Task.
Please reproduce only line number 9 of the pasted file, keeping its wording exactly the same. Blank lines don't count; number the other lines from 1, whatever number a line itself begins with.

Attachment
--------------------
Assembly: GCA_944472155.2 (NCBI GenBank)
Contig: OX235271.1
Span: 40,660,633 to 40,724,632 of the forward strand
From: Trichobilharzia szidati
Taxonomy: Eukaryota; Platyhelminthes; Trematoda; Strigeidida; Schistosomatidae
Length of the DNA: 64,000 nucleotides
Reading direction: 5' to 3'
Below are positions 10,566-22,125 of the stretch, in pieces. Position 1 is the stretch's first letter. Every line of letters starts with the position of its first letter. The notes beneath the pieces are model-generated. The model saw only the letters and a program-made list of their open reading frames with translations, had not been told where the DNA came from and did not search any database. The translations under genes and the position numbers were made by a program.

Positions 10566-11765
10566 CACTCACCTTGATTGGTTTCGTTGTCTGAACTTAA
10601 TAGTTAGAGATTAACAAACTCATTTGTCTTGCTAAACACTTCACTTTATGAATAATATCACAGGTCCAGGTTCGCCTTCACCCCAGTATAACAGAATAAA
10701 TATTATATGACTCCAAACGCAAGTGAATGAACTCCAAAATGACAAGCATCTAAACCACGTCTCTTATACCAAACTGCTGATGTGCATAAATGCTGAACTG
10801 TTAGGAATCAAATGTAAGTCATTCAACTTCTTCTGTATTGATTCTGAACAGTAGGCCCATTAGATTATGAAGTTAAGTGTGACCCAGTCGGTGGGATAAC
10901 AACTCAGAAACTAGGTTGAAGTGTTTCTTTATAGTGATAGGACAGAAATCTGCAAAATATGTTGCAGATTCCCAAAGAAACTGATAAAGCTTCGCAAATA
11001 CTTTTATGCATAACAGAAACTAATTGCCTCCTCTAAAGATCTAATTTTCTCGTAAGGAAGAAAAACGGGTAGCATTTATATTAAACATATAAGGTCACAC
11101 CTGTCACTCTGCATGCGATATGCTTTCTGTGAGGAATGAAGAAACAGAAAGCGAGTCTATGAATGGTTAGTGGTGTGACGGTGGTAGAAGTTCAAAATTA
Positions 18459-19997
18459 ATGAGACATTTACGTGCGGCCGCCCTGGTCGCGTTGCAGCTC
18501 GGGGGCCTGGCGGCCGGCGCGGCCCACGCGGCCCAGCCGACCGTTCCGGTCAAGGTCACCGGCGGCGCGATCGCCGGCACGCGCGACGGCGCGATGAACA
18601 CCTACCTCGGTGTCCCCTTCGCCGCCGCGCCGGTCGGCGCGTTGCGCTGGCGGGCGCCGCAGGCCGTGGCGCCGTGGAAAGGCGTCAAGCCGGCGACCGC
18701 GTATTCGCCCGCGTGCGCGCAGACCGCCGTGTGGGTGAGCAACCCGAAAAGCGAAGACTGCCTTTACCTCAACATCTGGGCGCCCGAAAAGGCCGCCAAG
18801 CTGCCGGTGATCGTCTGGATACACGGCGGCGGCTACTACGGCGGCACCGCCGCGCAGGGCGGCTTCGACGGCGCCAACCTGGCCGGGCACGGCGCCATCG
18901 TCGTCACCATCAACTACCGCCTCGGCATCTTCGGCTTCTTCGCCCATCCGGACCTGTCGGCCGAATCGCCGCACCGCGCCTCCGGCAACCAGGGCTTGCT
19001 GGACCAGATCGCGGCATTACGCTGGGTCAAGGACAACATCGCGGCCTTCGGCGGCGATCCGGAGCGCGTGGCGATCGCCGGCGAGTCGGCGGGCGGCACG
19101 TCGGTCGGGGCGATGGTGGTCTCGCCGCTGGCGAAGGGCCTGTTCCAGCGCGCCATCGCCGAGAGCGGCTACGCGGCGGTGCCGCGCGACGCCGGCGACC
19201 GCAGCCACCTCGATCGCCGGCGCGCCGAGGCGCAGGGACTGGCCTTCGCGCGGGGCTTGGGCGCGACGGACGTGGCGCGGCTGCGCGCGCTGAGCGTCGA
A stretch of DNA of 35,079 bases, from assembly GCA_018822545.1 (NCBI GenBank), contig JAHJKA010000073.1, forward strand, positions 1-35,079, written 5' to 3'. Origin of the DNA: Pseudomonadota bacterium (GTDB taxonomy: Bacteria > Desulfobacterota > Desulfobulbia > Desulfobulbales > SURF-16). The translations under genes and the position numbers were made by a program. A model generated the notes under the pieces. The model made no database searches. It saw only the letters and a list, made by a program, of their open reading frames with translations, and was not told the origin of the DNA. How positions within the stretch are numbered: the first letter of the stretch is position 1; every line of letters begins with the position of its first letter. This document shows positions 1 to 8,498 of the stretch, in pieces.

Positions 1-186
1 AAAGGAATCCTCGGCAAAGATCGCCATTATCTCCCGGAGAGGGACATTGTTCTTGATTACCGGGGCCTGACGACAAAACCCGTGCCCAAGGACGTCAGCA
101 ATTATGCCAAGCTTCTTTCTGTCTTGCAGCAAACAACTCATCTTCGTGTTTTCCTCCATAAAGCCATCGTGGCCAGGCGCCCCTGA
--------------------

Positions 10566-11765